May 28, 2012

Fat cats, #environmentalism and 'charity'

A ver good in-depth web feature here, originally solicited as a story for Orion mag, then spiked after a change in top editors.

In essence, Curtis White says that progressive charities have to be wary of being too activist, at least if they want to be very big, because progressive philanthropic organizations will kneecap charities that might get too “uppity” with their ideas.

Or, if not quite so bad, a foundation will only donate to a very narrow spectrum issue. This is especially the case if the original endowers of the organization are still alive.

White’s observations relate to two other things.

First, this is part of why Bruce Bartlett, a non-wingnut, “readable” conservative, leans toward wanting to ditch charitable donations from being tax deductible. He notes that, for many of the rich, “charities” usually are things like fine arts organizations.

And, this is also the biggest concern about philanthropy-sponsored nonprofit journalism — that a foundation, especially if the original endower is still alive, has some "boutique" ideas about the journalism, which ties even more directly to White’s whole essay.

Behind all of that are these issues:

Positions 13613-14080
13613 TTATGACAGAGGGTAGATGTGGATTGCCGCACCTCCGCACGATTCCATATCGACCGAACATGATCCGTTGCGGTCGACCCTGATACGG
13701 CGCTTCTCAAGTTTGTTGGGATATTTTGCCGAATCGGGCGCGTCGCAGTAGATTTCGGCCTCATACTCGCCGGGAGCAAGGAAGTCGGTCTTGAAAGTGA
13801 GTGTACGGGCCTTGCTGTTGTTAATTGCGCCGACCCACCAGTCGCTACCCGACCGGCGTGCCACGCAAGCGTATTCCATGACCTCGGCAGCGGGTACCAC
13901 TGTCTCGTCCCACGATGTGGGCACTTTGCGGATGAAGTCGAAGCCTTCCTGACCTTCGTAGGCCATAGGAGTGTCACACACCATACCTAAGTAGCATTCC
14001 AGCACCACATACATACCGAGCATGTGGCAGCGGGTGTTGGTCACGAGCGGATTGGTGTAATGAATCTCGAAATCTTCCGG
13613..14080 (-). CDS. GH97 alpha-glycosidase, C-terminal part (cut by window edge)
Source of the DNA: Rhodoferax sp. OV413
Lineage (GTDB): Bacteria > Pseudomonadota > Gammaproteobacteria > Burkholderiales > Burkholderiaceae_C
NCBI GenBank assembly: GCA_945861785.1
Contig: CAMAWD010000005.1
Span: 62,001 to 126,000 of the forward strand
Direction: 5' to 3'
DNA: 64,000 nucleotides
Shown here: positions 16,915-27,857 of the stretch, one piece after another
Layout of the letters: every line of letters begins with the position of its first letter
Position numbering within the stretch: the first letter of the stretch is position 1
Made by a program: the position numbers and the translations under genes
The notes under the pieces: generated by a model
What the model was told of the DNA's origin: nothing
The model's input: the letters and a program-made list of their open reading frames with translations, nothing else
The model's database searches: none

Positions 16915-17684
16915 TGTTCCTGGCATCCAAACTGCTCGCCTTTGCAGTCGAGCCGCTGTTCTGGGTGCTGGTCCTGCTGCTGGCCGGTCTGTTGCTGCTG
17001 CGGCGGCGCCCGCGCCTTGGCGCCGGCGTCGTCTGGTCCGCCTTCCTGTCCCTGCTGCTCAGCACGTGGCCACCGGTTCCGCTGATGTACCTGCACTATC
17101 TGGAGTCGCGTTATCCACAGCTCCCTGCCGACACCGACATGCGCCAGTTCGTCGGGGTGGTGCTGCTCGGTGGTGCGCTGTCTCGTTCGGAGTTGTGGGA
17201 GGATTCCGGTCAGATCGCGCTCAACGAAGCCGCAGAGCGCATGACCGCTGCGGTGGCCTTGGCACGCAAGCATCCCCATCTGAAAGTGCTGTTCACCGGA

In the end, philanthropy wants the wrong thing.  It may think that it ought to want what the lovers-of-nature want, but its actions reveal that, come what may, it loves other things first: the maintenance of its privileges, the survival of its self-identity, and the stability of the social and economic systems that made it possible in the first place.
Indeed. And that’s why you and I can count the truly liberal, TRULY progressive foundations with any degree of money on the fingers of our two hands.

Take George Soros. He may want to legalize marijuana, but you know he doesn’t want tighter derivatives regulation, let alone a “Tobin tax” on financial transactions.

So, folks who think some progressive nonprofits will save newspapers? Wrong. You may get a slightly more PBS/NPR version of the “mainstream media,” to the degree foundations think that such help isn’t pounding sand down a rathole,  or else you’ll get a special-interest newspaper.

Finally, whether you’re an environmental organization, an ailing old newspaper or a would-be new one, or even a fine arts group, White raises a red-flag type rhetorical question — where does the endowment invest its money?  

And, White just touched the tip of the iceberg. What he calls "Big Green" is more commonly known as "Gang Green," and, its donors are part of the reason why "political access" is more often  the coin of the realm than is idealism.

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